Now this is all very plain talking, you will say. And I remind you that souls are saved by very plain truths, and the dealingsof men's souls with Christ are not carried on in learned or metaphysical terms. We do believe, and so take Christ Jesus theLord into us, and by that act of faith, withoutany doing of our own, we are completely saved.

I shall only make this further remark here, that the Apostle speaks of this as a matter of certainty and goes on to arguefrom it. Now we do not argue from a supposition. I must have you clear, dearly Beloved in the Lord, that this is a matterof certainty to you. We can hardly get to the nextpoint unless you can say, "I have received Jesus." The verse runs, "As, or since, you have received Christ Jesus the Lordso walk you in Him." We must not alter it into, "Since I hope I have," "Since I trust I have." You either have or have not.

If you have not, humble yourselves under the mighty hand of God and cry to Him for His great gift. But if you have, O, dearFriends, do not let it be a question with you, but say, "Yes, yes, yes, I can say, once and for all, I have received Him.Poor, weak, and worthless though I am, I do put myhumble seal to the fact that God is true, and I trust in Him who is able to save unto the uttermost them that come untoGod by Him." This is the life of faith.

2. Now, in expounding the text, our second point was the walk of faith. "Since you have received Him, walk in Him." Walk implies,first of all, action. Do not let your reception of Christ be a mere thing of thought to you, a subject only for your chamber,and your closet-but act upon it all.If you have really received Christ, and are saved, act as if you were saved-with joy, with meekness, with confidence, withfaith, with boldness. Walk in Him-do not sit down in indo-lence-but rise and act in Him. Walk in Him. Carry out into practicaleffect thatwhich you believe.

See a man who has received an immense fortune, his purse is bursting, and his caskets are heavy. What does he do? Why, hebehaves like a rich man. He sees a luxury which pleases him, and he buys it. There is an estate he desires, and he purchasesit. He acts like a rich man. Beloved Brethren, youhave received Christ-act upon it. Do not play the beggar, now that boundless wealth is conferred upon you!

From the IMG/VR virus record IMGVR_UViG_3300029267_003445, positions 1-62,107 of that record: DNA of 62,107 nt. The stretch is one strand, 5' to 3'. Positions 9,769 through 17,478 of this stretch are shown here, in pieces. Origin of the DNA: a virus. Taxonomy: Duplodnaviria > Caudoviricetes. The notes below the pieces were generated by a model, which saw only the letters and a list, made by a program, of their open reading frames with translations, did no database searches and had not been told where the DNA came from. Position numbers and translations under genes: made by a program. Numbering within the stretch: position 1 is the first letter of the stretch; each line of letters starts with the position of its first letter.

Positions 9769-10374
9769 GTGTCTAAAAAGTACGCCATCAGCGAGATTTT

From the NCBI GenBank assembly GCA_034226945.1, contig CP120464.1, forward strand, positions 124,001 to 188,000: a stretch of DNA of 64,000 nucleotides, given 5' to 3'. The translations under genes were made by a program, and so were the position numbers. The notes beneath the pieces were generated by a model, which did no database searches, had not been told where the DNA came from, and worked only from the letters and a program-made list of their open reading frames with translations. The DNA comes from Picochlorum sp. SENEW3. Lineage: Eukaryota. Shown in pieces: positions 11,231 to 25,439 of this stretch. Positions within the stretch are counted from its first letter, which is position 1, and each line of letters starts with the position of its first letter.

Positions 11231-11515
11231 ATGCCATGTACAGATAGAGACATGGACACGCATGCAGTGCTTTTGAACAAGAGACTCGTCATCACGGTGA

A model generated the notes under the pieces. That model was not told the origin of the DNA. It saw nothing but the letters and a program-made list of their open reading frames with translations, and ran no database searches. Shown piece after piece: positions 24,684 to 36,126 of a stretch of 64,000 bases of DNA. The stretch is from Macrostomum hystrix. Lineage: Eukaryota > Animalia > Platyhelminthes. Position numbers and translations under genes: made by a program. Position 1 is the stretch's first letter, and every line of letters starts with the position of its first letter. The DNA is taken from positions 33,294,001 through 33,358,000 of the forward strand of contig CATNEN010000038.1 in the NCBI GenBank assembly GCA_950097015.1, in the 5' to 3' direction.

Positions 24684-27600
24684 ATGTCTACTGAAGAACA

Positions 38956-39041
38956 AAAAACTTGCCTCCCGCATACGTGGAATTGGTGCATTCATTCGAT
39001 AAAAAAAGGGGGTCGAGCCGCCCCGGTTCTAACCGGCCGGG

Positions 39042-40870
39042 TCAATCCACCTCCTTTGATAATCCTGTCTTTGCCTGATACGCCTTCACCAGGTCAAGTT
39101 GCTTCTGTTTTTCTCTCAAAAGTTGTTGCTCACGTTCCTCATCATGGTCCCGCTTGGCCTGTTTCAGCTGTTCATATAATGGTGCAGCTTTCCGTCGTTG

Walking, again, implies perseverance. Not only being in Christ today-that would be standing in Him and falling from Him. Butbeing in Him tomorrow, and the next day, and the next, and the next, and the next-walking in Him all your walk of life. Iremember Matthew Henry, speaking aboutEnoch walking with God, says he did not only take a turn or two up and down with God, and then leave Him, but he walkedwith God four hundred years. This implies perseverance. You have received Christ-persevere in receiving Him. You have cometo trust Him-keep ontrusting Him. You hang about His neck as a poor, helpless sinner-remain hanging there. In other words, abide in Him.

Walking implies habit. When we speak of a man's walk and conversation, we mean his habits, the constant tenor of his life.Now, dear Friends, if you and I sometimes enjoy Christ, and then forget Him, if sometimes we say He is ours and soon looseour hold, that is not a habit. We do not walk in Him.But if you have received Him, let it be your habit to live upon Him, keep to Him-cling to Him, never let Him go-live andhave your being in Him. This walking implies a con- tinuance. There is no notice given in the text of the suspension of thiswalking, but there mustbe a continual abiding in Christ. How many Christians there are who think that in the morning and evening they ought tocome into the company of Christ, but then they may be in the world the rest of the day?

Ah, but we ought always to be in Christ, that is to say, all the day long, every minute of the day. Though worldly thingsmay take up some of my thoughts, yet my soul is to be in a constant state of being in Christ, so that if I am caught at anymoment, I am in Him. At any hour, if anyone shouldsay to me, "Now, are you saved?" I may be able still to say, "Yes." And if they ask me for an evidence of it, I may, withoutsaying so, prove it to them by the fact that I am acting like a man who is in Christ, who has Christ in him, has had his naturechanged by receiving Christ'snature, and has Christ to be his one end and aim. I suppose, also, that walking signifies progress. So walk in him-proceedfrom Divine Grace to Grace-run forward until you reach the uttermost limit of knowledge that man can have concerning our Beloved."As you havereceived Him walk in Him."